If you have considered selling your business of late, you may have been disappointed to see the offers a business like yours would garner from would-be acquirers.
According to the latest analysis of some 20,000 business owners who have used The Value Builder System, the average offer being made by acquirers is just 3.7 times your pre-tax profit. Companies with less than a million dollars in sales garner significantly lower multiples, and larger businesses may get closer to five times the pre-tax profit, but regardless of size private company multiples are still significantly less than those reserved for public company stocks.
Given the paltry offer multiples, you may be tempted to hold on to your business and “milk it” for decades to come. After all, you might reason that if you hang onto your business for four or five more years, you could withdraw the same amount in dividends as you would garner from a sale and still own 100% of the business.
This logic – let’s call it the “Just Milk It Strategy” – seems sound on the surface, but there are some significant risks to consider.
1. You Shoulder the Risk
The biggest downside of holding on to your business, rather than selling it, is that you retain all of the risk. Most entrepreneurs have an optimism bias, but you need only remember how life felt in 2009 to be reminded that economic cycles go in both directions. While business may feel good today, the next five years could well be bumpy for a lot of founders.
2. Disk Drive Space
If you think of your brain like a computer’s disk drive, owning a business is like constantly running anti-virus software. Yes, in theory you can do other things like play golf or enjoy a bicycle trip through Tuscany and still own your business, but as long as you are the owner, your business will always occupy a large chunk of your brain’s capacity. This means family fun, vacations and weekends are always tainted with the background hum of your brain’s operating system churning through data.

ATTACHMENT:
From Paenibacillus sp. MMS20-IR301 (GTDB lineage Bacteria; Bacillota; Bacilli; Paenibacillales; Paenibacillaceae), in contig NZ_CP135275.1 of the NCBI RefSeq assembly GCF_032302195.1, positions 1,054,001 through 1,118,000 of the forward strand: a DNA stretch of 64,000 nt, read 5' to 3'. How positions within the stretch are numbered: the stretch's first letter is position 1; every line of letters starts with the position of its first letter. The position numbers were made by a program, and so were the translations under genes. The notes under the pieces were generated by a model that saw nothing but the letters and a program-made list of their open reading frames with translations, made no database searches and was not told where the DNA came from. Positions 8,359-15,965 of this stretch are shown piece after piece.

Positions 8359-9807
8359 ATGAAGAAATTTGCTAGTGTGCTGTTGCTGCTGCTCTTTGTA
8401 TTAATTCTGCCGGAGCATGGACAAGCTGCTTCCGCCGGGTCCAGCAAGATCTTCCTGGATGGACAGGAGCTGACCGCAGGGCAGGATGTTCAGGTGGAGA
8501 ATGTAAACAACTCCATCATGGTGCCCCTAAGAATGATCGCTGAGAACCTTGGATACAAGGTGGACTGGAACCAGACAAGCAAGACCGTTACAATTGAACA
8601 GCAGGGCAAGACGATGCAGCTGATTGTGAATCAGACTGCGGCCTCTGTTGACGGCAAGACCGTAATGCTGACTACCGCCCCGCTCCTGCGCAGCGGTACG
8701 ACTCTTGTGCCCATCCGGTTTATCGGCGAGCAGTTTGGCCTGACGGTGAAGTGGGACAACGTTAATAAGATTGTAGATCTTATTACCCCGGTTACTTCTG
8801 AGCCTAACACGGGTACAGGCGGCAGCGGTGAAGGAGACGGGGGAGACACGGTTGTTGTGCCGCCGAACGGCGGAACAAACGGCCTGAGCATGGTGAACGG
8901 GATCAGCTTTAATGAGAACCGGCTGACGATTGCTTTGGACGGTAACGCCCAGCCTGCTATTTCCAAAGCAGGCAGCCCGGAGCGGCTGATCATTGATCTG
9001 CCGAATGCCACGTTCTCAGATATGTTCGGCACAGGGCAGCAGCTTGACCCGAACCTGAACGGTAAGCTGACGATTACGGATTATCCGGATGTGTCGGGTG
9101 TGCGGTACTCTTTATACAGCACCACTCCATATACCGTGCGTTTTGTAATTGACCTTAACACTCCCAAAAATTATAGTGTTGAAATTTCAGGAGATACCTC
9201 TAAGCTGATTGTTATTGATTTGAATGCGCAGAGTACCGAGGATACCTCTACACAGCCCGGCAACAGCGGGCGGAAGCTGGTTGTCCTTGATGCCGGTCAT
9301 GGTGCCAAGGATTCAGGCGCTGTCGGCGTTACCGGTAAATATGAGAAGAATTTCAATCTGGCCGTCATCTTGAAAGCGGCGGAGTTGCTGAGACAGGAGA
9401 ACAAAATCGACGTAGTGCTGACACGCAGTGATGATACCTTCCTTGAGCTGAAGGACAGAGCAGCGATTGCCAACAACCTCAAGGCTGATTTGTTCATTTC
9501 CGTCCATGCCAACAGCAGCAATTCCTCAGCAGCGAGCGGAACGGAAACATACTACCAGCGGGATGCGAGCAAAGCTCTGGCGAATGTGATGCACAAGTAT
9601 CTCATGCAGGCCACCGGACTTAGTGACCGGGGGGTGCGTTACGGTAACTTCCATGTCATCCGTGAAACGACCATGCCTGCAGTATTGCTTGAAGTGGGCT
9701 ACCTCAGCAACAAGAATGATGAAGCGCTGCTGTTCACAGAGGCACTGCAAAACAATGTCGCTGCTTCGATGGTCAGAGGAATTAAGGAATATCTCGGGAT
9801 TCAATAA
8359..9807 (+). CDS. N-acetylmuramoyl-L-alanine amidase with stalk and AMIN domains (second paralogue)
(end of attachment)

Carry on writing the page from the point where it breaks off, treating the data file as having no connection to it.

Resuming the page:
3. Capital Calls
Let’s say your business generates $500,000 in Earnings Before Interest Taxes, Depreciation and Amortization (EBITDA), and you could sell your company for four times EBITDA or keep it. You may argue it’s better to keep it, pull your profit out in the form of dividends, and capture the same cash in four years as you would by selling it. This theory breaks down in capital-intensive businesses where there is usually a big difference between EBITDA and cash in the bank. If you have to buy machines, finance your customers, or stock inventory, a lot of your cash will be locked up in feeding your business and the amount of cash you can pull out of your business each year is a fraction of your EBITDA.
4. Tax Treatment
Depending on your tax jurisdiction, the sale proceeds of your business may be more favourably treated than income you would garner by paying yourself handsomely with the Just Milk It Strategy. You may actually need to pay yourself $2 or $3 for every $1 you can net from the advantageous tax treatment of a business sale.
5. You Can Do Better
Finally, you may be able to attract an offer higher than three or four times your pretax profit. The businesses we work with who have a Value Builder Score of 80 + get offers that are, on average, 6.1 times their pretax profit. Some of the owners we work with do even better, stretching multiples into double digits.